The Portrait and the Nazis

On a quiet Friday morning, my wife and I came face to face with history. 

The face was a portrait, painted by Gustav Klimt in 1907, of Adele Bloch-Bauer, the spouse of a wealthy Austrian businessman. It is one of the iconic paintings of the 20th century.

A heavy-lidded, red-lipped, enigmatic 26-year-old woman is sheathed in a body-hugging  gown of gold leaf punctuated by blue triangles and emblazoned with obscure Byzantine, Greek, Egyptian, and modernist symbols. She merges into darker gold leaf with swirling designs, and her long fingers are delicately intertwined below a shimmering necklace. 

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Wikimedia Commons

Klimt was a leader of Vienna's art nouveau movement (or jugendstil, "youth art," in German). His unique decorative style and his erotic sensibility made him a controversial painter of the time and a widely popular artist as sexual mores changed. Although he painted portraits of wealthy women to earn a living, even those works had strong hints of sensuality. And, although he touched on a variety of subjects, many of his best known  works were quite explicitly sexual. Reproductions of "The Kiss" decorate dorm rooms of college students everywhere.

The portrait hung originally in the palatial summer home of Adele and Ferdinand Bloch-Bauer.  And our viewing a century later was in another mansion, a beautiful home built in 1914 in beaux-arts style by the architects of the New York Public Library (Carrere & Hastings) for an American industrialist—and occupied later by  Mrs. Cornelius Vanderbilt. Located on 86th and Fifth Avenue in New York City, the home is now  the Neue Galerie, a small museum of early 20th century German and Austrian art and design, founded by  art dealer Serge Sabarsky and businessman, Ronald S. Lauder.

Even on the weekend, the Neue Galerie was not crowded. We could view the remarkable portrait in the mansion-gallery as if we were would-be residents, slowly observing the decorative detail, trying to understand what the expressive hands were telling us, looking at the young face and imagining her feelings and her character, speculating about her relationship with the artist. Unhurried. Alone with our thoughts in a light filled family room overlooking the street.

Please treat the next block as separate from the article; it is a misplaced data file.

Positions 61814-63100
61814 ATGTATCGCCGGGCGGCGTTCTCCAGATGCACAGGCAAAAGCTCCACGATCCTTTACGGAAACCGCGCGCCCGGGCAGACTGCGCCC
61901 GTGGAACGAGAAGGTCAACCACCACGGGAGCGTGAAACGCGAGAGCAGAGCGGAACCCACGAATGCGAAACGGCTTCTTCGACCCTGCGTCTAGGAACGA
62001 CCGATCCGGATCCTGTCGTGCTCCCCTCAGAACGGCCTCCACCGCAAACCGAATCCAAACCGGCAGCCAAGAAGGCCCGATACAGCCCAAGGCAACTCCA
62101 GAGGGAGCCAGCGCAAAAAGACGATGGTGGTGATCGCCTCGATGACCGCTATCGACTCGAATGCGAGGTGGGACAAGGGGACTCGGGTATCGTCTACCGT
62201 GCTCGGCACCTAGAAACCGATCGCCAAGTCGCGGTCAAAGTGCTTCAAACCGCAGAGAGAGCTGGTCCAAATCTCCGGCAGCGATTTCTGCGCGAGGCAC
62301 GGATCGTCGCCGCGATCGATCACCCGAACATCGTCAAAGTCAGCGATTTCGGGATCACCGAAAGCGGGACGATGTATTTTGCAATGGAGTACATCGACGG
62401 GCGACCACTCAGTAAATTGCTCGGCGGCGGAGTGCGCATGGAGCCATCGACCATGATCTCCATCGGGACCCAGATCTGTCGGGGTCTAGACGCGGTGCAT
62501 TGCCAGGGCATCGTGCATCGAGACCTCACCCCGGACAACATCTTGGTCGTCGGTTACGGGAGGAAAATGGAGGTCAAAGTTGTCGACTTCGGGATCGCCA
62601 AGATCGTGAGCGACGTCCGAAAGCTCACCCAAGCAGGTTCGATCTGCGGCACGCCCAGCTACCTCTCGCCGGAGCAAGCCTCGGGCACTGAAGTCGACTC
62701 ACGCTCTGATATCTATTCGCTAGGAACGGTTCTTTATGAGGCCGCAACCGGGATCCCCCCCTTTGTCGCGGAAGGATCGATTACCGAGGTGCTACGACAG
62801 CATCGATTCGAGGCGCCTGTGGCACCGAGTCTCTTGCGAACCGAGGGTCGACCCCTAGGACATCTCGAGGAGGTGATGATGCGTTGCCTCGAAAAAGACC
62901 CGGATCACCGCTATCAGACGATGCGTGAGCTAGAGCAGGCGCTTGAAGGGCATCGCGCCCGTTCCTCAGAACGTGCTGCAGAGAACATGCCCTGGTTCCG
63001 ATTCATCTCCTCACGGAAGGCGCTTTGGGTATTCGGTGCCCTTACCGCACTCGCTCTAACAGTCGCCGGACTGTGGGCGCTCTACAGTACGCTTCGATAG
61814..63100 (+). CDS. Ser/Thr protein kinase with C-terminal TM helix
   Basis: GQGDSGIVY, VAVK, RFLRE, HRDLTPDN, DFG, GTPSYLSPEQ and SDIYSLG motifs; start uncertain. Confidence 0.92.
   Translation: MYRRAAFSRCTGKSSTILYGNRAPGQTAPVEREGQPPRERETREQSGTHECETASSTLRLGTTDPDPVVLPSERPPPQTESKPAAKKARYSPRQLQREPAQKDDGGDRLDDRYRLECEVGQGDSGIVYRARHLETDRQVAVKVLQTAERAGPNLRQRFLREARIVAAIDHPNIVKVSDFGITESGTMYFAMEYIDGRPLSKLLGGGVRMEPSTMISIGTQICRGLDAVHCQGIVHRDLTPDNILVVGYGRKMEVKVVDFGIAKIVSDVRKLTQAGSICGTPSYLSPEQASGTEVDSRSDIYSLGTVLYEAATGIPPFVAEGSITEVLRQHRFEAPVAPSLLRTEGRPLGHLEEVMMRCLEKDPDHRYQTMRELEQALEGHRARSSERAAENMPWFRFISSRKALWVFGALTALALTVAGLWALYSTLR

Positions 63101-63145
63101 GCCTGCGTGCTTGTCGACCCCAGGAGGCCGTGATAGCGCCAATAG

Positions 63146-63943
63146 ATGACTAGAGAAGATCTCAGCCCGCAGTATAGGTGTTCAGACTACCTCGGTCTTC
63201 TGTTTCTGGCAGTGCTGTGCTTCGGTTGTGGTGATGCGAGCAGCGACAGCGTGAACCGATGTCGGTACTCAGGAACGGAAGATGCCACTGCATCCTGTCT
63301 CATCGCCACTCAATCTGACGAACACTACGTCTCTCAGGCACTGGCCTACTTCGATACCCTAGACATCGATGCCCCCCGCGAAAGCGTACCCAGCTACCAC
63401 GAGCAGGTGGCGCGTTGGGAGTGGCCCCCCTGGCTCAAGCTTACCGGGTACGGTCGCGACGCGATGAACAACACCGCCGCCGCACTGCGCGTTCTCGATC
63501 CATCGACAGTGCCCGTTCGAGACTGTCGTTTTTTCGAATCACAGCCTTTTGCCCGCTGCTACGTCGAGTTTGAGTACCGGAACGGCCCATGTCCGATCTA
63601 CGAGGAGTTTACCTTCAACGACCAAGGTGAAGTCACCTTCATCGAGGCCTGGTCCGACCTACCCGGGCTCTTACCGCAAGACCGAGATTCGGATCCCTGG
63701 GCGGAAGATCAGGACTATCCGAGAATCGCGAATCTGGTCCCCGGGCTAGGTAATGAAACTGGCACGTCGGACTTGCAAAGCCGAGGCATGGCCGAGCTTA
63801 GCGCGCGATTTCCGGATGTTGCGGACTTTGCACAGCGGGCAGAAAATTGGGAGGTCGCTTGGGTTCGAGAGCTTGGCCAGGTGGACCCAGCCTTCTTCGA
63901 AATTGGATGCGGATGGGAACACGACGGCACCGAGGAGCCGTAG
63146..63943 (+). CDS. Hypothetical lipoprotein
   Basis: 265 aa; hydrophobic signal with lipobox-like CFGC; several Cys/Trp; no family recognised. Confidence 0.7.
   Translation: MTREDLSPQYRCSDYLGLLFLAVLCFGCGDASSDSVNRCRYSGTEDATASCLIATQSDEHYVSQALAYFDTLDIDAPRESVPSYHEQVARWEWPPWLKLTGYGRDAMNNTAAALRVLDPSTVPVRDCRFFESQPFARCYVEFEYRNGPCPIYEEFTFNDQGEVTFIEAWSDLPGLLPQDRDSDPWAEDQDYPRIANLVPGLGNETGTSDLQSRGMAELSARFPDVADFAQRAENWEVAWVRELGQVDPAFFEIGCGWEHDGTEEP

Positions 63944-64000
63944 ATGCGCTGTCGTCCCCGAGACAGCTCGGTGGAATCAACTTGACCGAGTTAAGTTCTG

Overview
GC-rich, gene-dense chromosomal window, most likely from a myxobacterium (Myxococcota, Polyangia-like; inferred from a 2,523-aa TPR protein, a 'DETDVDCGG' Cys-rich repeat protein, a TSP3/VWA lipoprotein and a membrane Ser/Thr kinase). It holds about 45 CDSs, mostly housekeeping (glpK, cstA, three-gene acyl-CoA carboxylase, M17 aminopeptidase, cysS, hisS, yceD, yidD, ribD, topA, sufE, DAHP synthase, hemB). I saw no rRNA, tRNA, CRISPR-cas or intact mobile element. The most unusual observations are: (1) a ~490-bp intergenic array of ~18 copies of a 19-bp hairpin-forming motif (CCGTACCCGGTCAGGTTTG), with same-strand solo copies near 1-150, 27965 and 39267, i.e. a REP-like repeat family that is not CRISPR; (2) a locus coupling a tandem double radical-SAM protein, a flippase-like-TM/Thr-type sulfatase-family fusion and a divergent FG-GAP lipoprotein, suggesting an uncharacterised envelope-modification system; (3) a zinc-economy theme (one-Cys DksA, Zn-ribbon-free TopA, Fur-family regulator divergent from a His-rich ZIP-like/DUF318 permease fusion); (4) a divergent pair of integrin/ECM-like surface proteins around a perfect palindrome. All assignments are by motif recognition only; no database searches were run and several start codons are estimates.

But the history of the painting is not so serene, and our thoughts could not just be of the portrait. In 1938, it was confiscated by the Nazis when they occupied Austria, as Ferdinand Bloch-Bauer  fled to Switzerland (Adele had  died in 1925 at age 44).  Members of the family perished in the concentration camps. After the war, the Austrian government claimed that Adele had left the portrait to the state. It hung for years in the Belvedere, an Austrian government  museum in Vienna, surrounded by many other Klimts, who had now evolved from artistic rebel to national tourist attraction. The Austrian possession was symbolic of its improper retention of property confiscated from Jews by the Nazis.

But Ferdinand, not Adele, owned the paintings.  When he died in 1946,  he bequeathed  them, not to Austria, but to his nephews and nieces, including Maria Altmann. She had escaped to England and the America before the war and ultimately settled in Los Angeles.

In the late 1990s, Ms. Altmann began a  determined and tortuous legal battle to regain five Klimt paintings: the world famous 1907 portrait of her aunt, another 1912 portrait of Adele  and three landscapes. Her effort became a symbol of the attempt of families, long after the fact, to regain property confiscated by the Nazis during the terror of World War II. After proceedings bounced  from Austria to the United States and back to Austria,  an arbitration panel awarded her the paintings in January, 2006. The story of Maria Altmann's perseverance has been told well both in print and in film. (See, for example, this article here.)

In a June 2006 auction, Ronald Lauder bought the 1907 portrait of Adele Bloch-Bauer for the Neue Galerie at the then record price of $135 million. (The 1912 portrait of Adele was sold to a private buyer for a reported $88 million.) We had long-planned to see the portrait in its quiet home in New York because on a trip to Vienna five years ago we had been stunned by its singular beauty among the other Klimts in the Belvedere but had also  been disconcerted by  the jostling crowds.

So it happened that we became reacquainted with Klimt's enigmatic Adele Bloch-Bauer last  Friday in New York. And so it happened that the  day before, at the age of 94, Adele's niece, Maria Altmann, died in Los Angeles, but not before rescuing Adele from her European captors.

Presented by

Ben W. Heineman Jr.

Ben Heineman Jr. is is a senior fellow at the Belfer Center for Science and International Affairs, in Harvard's Kennedy School of Government, and at the Harvard Law School's Program on Corporate Governance. He is the author of High Performance With High Integrity.

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